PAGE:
As shown, wildcard values may also be defined in the data structure 400 for any type of state. For example, migration generally takes significant amounts of time due to the time necessary to transfer the data from one host to another. Therefore, the migration wildcard entry has been defined to provide a 10 Gb/s connection to “wildcard” virtual machines. The wildcard virtual machines are those virtual machines that do not have a corresponding entry for the particular state already defined in the data structure 400. Generally, any types of entries may be added to the data structure 400.

It is understood in advance that although this disclosure includes a detailed description on cloud computing, implementation of the teachings recited herein are not limited to a cloud computing environment. Rather, embodiments of the present invention are capable of being implemented in conjunction with any other type of computing environment now known or later developed.

For convenience, the Detailed Description includes the following definitions which have been derived from the “Draft NIST Working Definition of Cloud Computing” by Peter Mell and Tim Grance, dated Oct. 7, 2009, which is cited in an IDS filed herewith, and a copy of which is attached thereto.

Cloud computing is a model of service delivery for enabling convenient, on-demand network access to a shared pool of configurable computing resources (e.g. networks, network bandwidth, servers, processing, memory, storage, applications, virtual machines, and services) that can be rapidly provisioned and released with minimal management effort or interaction with a provider of the service. This cloud model may include at least five characteristics, at least three service models, and at least four deployment models.

Characteristics are as follows:

On-demand self-service: a cloud consumer can unilaterally provision computing capabilities, such as server time and network storage, as needed automatically without requiring human interaction with the service's provider.

Broad network access: capabilities are available over a network and accessed through standard mechanisms that promote use by heterogeneous thin or thick client platforms (e.g., mobile phones, laptops, and PDAs).

Resource pooling: the provider's computing resources are pooled to serve multiple consumers using a multi-tenant model, with different physical and virtual resources dynamically assigned and reassigned according to demand. There is a sense of location independence in that the consumer generally has no control or knowledge over the exact location of the provided resources but may be able to specify location at a higher level of abstraction (e.g., country, state, or datacenter).

Rapid elasticity: capabilities can be rapidly and elastically provisioned, in some cases automatically, to quickly scale out and rapidly released to quickly scale in. To the consumer, the capabilities available for provisioning often appear to be unlimited and can be purchased in any quantity at any time.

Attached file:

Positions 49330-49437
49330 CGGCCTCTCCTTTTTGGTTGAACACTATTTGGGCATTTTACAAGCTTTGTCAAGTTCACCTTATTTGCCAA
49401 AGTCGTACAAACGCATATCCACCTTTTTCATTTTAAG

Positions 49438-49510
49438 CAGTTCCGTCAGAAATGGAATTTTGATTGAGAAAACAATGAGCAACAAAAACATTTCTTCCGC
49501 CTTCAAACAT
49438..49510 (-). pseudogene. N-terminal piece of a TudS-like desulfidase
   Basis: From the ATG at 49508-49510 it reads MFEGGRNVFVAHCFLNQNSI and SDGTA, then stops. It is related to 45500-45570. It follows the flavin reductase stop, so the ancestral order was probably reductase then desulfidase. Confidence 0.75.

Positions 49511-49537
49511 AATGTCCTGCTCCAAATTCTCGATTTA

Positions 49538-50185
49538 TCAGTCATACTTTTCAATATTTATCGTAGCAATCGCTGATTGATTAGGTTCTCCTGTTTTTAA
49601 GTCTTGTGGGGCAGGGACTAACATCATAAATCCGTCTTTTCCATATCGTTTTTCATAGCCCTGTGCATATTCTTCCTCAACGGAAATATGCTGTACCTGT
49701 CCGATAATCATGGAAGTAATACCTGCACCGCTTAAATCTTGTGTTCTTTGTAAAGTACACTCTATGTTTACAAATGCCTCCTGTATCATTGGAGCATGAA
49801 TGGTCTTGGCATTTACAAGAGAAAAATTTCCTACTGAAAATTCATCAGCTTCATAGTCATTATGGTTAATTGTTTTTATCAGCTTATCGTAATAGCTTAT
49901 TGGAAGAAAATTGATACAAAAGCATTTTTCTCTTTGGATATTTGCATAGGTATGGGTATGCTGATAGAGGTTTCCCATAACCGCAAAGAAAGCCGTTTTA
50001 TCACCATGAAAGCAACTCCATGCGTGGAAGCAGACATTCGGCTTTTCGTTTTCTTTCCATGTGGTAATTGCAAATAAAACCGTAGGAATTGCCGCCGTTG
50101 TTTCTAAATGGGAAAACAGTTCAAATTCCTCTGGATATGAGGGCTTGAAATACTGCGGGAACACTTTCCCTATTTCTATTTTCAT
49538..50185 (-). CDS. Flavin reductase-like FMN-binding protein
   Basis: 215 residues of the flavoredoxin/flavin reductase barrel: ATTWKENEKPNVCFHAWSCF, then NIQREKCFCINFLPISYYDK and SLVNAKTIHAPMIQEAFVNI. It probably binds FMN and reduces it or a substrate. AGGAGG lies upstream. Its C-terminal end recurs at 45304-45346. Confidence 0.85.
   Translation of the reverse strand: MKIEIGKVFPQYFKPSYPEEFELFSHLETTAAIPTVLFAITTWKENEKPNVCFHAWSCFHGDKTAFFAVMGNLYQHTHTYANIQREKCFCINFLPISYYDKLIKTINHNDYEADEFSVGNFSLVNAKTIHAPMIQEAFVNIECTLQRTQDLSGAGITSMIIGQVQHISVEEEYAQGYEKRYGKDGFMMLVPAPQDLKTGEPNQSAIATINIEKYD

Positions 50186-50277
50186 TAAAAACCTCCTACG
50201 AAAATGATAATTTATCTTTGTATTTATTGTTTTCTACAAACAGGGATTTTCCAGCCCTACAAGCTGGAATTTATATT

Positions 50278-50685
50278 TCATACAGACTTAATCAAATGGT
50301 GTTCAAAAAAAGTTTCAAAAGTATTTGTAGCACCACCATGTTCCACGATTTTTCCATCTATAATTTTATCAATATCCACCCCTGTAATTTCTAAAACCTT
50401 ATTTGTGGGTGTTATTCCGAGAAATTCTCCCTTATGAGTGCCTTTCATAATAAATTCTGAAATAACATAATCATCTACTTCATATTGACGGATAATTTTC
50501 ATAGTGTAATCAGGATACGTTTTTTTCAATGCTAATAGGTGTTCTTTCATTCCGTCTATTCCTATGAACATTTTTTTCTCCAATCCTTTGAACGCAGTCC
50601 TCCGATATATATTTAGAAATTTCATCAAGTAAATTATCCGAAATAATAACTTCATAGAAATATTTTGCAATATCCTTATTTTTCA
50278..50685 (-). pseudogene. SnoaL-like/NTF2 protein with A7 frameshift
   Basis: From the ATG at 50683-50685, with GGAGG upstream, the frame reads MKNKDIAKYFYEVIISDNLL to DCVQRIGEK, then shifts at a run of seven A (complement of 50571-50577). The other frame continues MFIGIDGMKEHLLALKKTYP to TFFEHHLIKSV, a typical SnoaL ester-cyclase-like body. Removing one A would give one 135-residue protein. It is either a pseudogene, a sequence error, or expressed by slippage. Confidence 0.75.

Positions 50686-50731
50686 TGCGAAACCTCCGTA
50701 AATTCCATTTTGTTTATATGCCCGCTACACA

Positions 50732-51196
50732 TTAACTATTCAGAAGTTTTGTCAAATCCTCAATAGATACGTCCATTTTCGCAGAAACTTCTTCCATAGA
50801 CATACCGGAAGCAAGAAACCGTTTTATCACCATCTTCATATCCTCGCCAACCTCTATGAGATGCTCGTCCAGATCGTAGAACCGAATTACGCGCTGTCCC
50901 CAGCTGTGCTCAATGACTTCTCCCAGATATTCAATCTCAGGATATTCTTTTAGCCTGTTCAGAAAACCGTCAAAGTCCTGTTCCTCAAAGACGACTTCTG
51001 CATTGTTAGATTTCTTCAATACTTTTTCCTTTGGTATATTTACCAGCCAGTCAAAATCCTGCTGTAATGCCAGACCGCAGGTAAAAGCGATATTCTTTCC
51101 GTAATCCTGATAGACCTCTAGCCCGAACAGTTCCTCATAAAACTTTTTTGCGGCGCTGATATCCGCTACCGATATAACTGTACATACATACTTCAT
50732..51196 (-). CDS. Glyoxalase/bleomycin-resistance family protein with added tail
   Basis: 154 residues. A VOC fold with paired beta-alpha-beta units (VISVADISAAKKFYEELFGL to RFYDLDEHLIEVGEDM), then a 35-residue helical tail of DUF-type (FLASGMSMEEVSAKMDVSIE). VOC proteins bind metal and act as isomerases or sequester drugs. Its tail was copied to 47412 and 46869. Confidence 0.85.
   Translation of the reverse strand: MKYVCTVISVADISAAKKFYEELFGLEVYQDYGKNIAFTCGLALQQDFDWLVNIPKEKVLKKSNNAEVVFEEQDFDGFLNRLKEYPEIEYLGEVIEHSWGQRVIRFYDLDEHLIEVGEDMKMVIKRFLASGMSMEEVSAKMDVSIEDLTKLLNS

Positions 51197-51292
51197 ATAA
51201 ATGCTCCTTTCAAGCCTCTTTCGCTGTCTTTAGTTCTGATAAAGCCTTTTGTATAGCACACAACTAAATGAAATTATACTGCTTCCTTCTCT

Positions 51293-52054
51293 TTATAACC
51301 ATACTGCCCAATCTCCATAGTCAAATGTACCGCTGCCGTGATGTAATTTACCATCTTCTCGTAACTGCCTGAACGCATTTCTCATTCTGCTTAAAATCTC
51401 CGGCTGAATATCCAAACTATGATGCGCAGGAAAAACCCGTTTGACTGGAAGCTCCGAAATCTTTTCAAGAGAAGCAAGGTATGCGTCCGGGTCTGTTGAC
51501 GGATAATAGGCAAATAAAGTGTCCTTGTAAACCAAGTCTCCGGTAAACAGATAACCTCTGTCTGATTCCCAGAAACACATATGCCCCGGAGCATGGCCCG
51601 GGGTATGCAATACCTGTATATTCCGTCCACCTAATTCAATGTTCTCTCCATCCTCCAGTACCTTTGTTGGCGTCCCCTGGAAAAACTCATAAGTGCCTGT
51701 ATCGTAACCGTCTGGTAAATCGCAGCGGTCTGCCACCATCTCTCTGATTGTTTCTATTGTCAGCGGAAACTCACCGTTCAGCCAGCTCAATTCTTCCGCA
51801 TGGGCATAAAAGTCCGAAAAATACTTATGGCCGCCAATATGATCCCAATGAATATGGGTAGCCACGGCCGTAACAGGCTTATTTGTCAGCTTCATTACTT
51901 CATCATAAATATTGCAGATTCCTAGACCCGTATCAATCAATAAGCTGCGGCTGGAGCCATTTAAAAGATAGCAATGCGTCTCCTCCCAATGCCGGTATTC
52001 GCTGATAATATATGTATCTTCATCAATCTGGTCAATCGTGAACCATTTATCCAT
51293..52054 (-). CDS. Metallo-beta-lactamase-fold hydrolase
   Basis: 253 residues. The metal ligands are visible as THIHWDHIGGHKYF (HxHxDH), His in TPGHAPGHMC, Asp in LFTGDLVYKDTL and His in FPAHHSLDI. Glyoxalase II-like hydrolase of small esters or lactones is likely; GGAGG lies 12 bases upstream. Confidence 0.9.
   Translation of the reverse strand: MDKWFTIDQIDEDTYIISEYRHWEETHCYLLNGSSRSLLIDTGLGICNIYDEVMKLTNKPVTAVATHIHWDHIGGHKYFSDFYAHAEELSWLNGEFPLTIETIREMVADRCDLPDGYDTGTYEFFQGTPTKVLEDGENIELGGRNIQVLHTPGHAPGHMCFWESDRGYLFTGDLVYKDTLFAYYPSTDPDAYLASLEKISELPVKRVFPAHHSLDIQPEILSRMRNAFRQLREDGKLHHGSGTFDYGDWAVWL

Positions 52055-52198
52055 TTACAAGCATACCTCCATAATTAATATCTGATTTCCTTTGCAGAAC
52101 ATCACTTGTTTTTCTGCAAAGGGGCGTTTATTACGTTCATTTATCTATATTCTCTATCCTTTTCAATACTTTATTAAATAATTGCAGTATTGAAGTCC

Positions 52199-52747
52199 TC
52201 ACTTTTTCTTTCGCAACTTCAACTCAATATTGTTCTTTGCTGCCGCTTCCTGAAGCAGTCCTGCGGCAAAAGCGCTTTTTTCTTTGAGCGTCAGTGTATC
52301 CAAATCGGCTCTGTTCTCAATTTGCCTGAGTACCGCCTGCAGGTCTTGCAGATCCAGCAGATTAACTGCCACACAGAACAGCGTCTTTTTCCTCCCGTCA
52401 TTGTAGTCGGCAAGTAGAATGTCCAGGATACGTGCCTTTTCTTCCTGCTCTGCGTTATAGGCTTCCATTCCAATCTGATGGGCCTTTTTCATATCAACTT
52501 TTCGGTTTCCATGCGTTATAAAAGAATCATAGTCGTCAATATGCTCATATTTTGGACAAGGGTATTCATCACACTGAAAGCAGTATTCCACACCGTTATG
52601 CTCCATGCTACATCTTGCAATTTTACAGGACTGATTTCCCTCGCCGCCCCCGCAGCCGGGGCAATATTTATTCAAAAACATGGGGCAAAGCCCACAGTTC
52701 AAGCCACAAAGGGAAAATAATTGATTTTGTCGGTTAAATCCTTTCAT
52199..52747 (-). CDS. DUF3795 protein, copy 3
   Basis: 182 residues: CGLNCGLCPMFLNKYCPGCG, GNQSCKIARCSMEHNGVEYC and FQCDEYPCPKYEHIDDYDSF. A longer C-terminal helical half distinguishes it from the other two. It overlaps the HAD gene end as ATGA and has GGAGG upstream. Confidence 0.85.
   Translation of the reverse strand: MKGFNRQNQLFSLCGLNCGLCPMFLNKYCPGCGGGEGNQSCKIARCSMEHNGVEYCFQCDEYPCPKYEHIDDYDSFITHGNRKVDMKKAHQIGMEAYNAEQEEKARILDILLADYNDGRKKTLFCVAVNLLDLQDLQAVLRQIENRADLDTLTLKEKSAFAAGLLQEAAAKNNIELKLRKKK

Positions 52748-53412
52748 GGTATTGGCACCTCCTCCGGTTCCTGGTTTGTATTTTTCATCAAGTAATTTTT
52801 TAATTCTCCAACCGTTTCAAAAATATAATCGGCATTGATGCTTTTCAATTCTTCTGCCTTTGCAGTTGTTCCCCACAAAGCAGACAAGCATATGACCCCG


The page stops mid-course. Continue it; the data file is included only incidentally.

Measured service: cloud systems automatically control and optimize resource use by leveraging a metering capability at some level of abstraction appropriate to the type of service (e.g., storage, processing, bandwidth, and active user accounts). Resource usage can be monitored, controlled, and reported providing transparency for both the provider and consumer of the utilized service.

Service Models are as follows:

Software as a Service (SaaS): the capability provided to the consumer is to use the provider's applications running on a cloud infrastructure. The applications are accessible from various client devices through a thin client interface such as a web browser (e.g., web-based e-mail). The consumer does not manage or control the underlying cloud infrastructure including network, servers, operating systems, storage, or even individual application capabilities, with the possible exception of limited user-specific application configuration settings.

Platform as a Service (PaaS): the capability provided to the consumer is to deploy onto the cloud infrastructure consumer-created or acquired applications created using programming languages and tools supported by the provider. The consumer does not manage or control the underlying cloud infrastructure including networks, servers, operating systems, or storage, but has control over the deployed applications and possibly application hosting environment configurations.

Infrastructure as a Service (IaaS): the capability provided to the consumer is to provision processing, storage, networks, and other fundamental computing resources where the consumer is able to deploy and run arbitrary software, which can include operating systems and applications. The consumer does not manage or control the underlying cloud infrastructure but has control over operating systems, storage, deployed applications, and possibly limited control of select networking components (e.g., host firewalls).

Deployment Models are as follows: